Bilateral salpingo-oophorectomy (oophorectomy) is recommended to women with a germline BRCA1 or BRCA2 mutation before natural menopause to prevent ovarian and fallopian tube cancer. The adverse effects of early surgical menopause are well established. Although many of the side effects can be ameliorated by the use of hormone therapy (HT); use of HT in this group of predominantly young patients remains suboptimal. The goal of this study was to identify the frequency of HT use, as well as predictors of HT uptake in BRCA mutation carriers who underwent preventive oophorectomy before natural menopause.
Eligible participants were identified from a longitudinal study of BRCA mutation carriers. We included premenopausal women with no personal history of cancer who underwent oophorectomy before age 50 and who had a minimum of 2 years of follow-up. Detailed information on HT use and other important variables was collected by a research questionnaire every 2 years. Descriptive statistics were used to evaluate the use of HT in various subgroups.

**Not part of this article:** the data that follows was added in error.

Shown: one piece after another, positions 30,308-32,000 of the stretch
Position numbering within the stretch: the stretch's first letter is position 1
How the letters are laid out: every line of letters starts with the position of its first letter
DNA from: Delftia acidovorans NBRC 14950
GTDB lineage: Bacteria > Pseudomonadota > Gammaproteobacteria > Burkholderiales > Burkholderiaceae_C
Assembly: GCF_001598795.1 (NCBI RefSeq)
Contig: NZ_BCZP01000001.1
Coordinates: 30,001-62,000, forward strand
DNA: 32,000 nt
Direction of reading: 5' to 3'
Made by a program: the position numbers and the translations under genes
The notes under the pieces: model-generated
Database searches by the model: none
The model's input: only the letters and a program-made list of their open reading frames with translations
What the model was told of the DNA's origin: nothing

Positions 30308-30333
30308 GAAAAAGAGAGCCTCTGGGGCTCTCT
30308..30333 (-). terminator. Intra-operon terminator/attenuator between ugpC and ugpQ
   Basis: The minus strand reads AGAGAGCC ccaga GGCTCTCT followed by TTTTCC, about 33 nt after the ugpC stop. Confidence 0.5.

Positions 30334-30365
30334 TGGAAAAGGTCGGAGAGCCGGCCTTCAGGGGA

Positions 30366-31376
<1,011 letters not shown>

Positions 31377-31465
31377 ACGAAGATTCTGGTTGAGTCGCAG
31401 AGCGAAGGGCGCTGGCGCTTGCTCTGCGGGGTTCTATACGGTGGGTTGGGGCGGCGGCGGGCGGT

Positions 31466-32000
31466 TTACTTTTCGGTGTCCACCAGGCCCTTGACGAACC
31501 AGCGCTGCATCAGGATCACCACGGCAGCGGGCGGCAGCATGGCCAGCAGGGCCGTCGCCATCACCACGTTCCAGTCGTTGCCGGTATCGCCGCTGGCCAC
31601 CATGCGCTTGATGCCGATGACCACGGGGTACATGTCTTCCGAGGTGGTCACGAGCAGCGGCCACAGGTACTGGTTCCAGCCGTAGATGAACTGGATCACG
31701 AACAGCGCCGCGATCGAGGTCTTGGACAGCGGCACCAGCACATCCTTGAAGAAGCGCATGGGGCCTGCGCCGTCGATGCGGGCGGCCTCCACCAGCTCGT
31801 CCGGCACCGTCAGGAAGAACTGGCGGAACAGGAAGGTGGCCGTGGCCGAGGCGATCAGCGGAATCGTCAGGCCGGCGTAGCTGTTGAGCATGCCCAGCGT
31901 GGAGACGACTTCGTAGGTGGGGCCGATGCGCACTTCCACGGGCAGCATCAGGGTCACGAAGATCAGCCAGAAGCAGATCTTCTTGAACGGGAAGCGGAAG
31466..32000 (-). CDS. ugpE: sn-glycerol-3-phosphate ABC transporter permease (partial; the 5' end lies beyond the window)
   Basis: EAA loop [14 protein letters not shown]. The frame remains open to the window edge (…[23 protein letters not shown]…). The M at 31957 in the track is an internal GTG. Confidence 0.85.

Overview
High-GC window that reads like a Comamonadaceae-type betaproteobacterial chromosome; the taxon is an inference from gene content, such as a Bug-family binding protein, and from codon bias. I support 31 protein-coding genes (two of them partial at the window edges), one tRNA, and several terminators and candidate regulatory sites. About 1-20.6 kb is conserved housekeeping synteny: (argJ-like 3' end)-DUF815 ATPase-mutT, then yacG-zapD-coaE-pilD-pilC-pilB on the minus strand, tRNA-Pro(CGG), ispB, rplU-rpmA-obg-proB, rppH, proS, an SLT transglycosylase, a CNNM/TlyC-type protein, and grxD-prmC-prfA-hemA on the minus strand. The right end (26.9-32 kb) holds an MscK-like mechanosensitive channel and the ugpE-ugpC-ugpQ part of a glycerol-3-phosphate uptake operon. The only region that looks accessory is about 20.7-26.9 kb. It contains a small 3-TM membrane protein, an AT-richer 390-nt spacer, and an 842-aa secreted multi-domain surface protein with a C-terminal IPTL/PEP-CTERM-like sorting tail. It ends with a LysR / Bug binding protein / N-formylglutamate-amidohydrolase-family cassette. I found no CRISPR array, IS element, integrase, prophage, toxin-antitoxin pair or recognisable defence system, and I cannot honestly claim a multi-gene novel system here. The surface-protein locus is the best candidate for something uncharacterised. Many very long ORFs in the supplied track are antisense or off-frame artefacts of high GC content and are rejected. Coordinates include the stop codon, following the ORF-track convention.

A total of 793 women with a BRCA1 or BRCA2 mutation were included in this analysis. The mean age at oophorectomy was 42 years (range 28-49). Sixty-one percent of the women reported using HT after oophorectomy. Factors associated with HT use included young age at surgery, a high level of education and preventive mastectomy.
The uptake of HT after oophorectomy in women with a BRCA1 or BRCA2 mutation varies by age, education, and surgical history. Clinician and patient awareness may lead to better utilization of HT in women who undergo oophorectomy at an early age to help mitigate the adverse effects associated with surgical menopause.